For decades, the number of people killed during the Civil War stood at a widely accepted number of 618,222, but during a presentation at the University of North Georgia (UNG), Dr. J. David Hacker explained his research methodology that elevates the number to 751,562.
Hacker's presentation was the final event in UNG's "Civil War at 150" series, held on April 9 to mark the 150th anniversary of the formal end of the conflict. All three events were recorded, and videos will be located online at https://video.ung.edu/Playlist/civilwar.
"Tonight marks the end of hostilities during the Civil War — it is only fitting that we pause to remember the cost of the war," said Dr. Deanna Gillespie, assistant professor of history at UNG.
An associate professor of history at the University of Minnesota, Hacker discussed several factors that made his estimate of the number of dead drastically higher than the long-established total reported in history documents and textbooks.
"My estimate takes into consideration the soldiers who were coming home to die," Hacker said. "Many soldiers were wounded, or contracted diseases, and were mustered out of the service. They died in their homes, sometimes several months after leaving the service, and so weren't counted as official casualties. We will never know exactly how many people died in this war."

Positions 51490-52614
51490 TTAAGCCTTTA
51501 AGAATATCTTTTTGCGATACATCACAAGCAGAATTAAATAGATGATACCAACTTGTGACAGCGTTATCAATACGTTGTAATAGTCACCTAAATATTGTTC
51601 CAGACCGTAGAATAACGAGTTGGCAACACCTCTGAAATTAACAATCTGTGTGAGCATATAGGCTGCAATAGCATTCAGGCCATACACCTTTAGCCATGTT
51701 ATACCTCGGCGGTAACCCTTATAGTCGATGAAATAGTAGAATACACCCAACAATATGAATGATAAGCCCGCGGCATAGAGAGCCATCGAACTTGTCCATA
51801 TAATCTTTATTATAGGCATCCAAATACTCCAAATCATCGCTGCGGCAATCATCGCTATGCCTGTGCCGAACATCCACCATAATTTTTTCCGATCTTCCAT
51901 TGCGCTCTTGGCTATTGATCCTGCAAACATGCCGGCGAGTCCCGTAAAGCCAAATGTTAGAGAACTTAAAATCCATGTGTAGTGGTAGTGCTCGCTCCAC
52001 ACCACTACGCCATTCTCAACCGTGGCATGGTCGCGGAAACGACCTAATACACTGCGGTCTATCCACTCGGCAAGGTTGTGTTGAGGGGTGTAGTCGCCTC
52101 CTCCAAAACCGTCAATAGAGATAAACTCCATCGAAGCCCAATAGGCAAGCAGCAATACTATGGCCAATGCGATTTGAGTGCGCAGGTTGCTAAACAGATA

To cement this point, Hacker showed documented evidence of a soldier who died at home from a gunshot wound sustained in battle; he died four months after being mustered from service.
Hacker also relied less on war death records and more on the nation's census data, and the changes in the data from decade to decade. From 1790 to 1860, the nation experienced explosive population growth, and projections in that era pointed to a likelihood of some 42 million people for the 1870 census. But when the 1870 census was completed, the population stood at only 38.6 million, and re-counts confirmed that number.
Hacker said that much of this can be attributed to the many men who were listed as "missing-in-action or captured" and yet were actually dead. He tracked these numbers through census data by looking for what he identifies as "excess male mortality." Also, with the number of men killed heavily concentrated in the 16-35 age range, the nation experienced a significant decline in births, which further impacted the expected population number for the 1870 census.
Taking these numbers into account, Hacker arrived at a new estimate of 751,562, which he pointed out is greater than the cost of all other American wars combined.
"This series has been very enjoyable, and the presenters have been very passionate," said J.C. Hustis, a Gainesville resident and member of the Sons of the Revolution, who attended all three of the series' events. "I'm glad the university held this series; I've learned more about the war and how it started."